Thousands thronged the Ferrari stand at Geneva’s motor show for the debut of the machine called simply, and not a little curiously, LaFerrari. Earlier that same day, rather fewer had made their way to the first showing of the production version of English Formula 1 constructor McLaren’s new roadgoing hypercar, an equally badass monument to overqualified overkill, blandly named P1. Proving in sum what we already knew: nothing.
Any new Ferrari is a big deal. And this one is a bigger deal than most. The successor to the mental Enzo (and F50, F40, and 288GTO before it), LaFerrari is the limited-production (499 only) top of the line and the most powerful street machine the legendary establishment has ever built. It stakes out new ground stylistically, technically, and in the all-important realm of sticker shock.
For style, think classic 1960s Ferrari P3 and P4 prototypes with a dollop of insectlike Transformer, the unfortunate lifeblood of modern car design. And think Ferrari’s first production hybrid. Thanks to an electric motor there to assist an already shatteringly studly V-12, LaFerrari serves up go to the tune of a combined 950 hp, enabling this extraordinarily prancey machine to reach 60 mph from rest in less than three seconds. It will travel more than 217 miles in an hour. And it costs more than a million dollars. Not sounding green yet? Call it green lite. And get used to it; race-bred hybrids are the main event at the top of the automotive food chain.
Impressive as LaFerrari sounds, we can barely wait till someone gets around to testing it against the P1. Previewed at last fall’s Paris show, the new McLaren is also a hybrid that costs more than a million clams, its production limited to an even more rarefied 375 units. The P1 is a wonder of modern technology with a Kevlar/carbon-fiber “MonoCage” at its core that weighs just 198 pounds. A bit of a Transformer itself, the P1 varies its ride height for more ground-effect suction and uses an automatically adjustable electric rear wing to optimize downforce — more downforce than any road car has ever mustered, McLaren claims.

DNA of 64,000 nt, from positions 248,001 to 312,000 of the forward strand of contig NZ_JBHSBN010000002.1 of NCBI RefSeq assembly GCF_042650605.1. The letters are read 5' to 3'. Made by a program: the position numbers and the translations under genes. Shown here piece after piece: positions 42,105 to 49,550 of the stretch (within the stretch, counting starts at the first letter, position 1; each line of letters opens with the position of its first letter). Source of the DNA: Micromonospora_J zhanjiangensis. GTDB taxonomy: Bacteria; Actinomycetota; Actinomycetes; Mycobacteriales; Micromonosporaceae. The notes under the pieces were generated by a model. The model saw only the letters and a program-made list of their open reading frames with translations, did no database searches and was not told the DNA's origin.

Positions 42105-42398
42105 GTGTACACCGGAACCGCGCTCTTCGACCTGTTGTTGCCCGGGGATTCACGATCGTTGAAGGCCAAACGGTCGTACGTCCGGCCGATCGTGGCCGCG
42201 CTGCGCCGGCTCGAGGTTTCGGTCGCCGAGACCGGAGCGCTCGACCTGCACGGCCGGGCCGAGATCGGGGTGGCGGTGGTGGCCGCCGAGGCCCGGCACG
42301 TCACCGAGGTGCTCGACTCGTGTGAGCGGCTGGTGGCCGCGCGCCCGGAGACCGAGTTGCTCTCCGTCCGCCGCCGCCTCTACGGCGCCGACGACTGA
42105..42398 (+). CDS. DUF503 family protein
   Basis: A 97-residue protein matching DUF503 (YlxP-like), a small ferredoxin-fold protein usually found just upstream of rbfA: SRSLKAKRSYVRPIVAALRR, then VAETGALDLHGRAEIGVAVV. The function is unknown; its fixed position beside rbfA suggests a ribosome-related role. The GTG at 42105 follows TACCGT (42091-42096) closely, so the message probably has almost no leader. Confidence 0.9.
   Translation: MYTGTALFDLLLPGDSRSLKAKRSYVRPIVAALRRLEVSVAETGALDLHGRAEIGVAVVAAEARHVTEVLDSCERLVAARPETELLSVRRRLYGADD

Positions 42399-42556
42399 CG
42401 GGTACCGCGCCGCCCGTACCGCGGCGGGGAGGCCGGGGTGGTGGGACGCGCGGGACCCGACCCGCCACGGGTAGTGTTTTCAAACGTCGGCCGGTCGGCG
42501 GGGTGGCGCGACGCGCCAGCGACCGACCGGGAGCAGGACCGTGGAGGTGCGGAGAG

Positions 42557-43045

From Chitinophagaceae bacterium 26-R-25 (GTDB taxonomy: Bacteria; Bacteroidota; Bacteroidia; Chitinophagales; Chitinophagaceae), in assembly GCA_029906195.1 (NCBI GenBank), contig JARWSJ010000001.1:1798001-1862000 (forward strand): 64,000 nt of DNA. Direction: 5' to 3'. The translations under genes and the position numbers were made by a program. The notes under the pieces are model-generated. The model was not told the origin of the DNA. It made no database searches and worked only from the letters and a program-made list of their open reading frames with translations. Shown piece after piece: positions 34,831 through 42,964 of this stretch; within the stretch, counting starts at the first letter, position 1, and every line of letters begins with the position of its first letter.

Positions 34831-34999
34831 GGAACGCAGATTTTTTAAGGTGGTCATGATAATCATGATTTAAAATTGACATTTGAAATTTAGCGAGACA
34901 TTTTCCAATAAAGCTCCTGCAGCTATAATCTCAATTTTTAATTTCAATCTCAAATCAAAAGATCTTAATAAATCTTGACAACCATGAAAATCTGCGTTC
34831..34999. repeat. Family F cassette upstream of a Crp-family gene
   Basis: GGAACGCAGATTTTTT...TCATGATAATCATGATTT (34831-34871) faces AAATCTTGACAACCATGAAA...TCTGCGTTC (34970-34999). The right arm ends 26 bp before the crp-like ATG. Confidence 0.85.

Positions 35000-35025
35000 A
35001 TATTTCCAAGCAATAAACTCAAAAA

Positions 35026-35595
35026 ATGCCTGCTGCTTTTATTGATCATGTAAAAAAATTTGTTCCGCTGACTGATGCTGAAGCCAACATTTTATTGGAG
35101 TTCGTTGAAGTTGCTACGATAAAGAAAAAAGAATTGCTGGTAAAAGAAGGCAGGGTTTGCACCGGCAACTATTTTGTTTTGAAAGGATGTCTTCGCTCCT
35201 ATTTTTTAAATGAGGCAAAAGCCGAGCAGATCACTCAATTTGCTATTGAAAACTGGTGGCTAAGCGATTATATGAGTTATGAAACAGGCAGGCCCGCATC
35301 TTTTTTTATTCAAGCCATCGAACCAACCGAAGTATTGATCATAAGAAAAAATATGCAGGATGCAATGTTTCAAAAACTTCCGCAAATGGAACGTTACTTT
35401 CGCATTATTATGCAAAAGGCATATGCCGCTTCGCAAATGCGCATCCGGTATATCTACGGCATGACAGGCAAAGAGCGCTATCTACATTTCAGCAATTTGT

Unlike the Ferrari, the P1 runs in all-electric mode for up to twelve miles. Its CO2 emissions are expected to run about 40 percent lower, making it the greener choice on paper. Ferrari figures no one ought to pay for one of its V-12s and then have to go even a moment without actually hearing its glorious bark, even if it means an emissions penalty. The company may have a point. We’re betting the V-12 sounds better than McLaren’s 3.8-liter twin-turbo V-8 and its AC motor put together. Even so, with a combined 903 hp, the P1 ought to reside in LaFerrari’s accelerative ballpark, and its top speed of 217 mph is right there, as well.
Too frequently the media have let the Ferrari mystique lead them to dismiss McLaren’s efforts. When you have an outfit that has won more than 180 F1 races spanning six decades, one that made the 1990s’ definitive supercar, the F1 — a towering, instant megaclassic — it ought to be judged eminently real competition for Ferrari. When McLaren supremo Ron Dennis says the P1 will be quicker around the Nordschleife than anything, Ferrari ignores him. We’ll see.
One thing I am unable to ignore is the name. LaFerrari. The company corrects those who insist on calling it the Ferrari LaFerrari, but I fear that won’t help its maker reclaim the good-taste high ground it has long since ceded. True, you have the right to call yourself what you wish. Gordon Matthew Thomas Sumner would have been a supremely pretentious pop star even if he hadn’t chosen to call himself Sting.
LaFerrari strikes me as the lexiconic equivalent of the inches-high prancing-horse badge that Ferrari’s most vulgar customers insist must emblazon their fenders. Now, just in case anyone missed you pulling up in your noisy red phallus or your logo-strewn sunglasses, tracksuit, and gold chains, you get another opportunity to impress. “Did I mention that my Ferrari is the LaFerrari?” Final judgment awaits, but unless it turns out that the P in P1 stands for penis (Penis 1,
I like it), the only thing we do know between these two is whose name gets the good-taste seal of approval.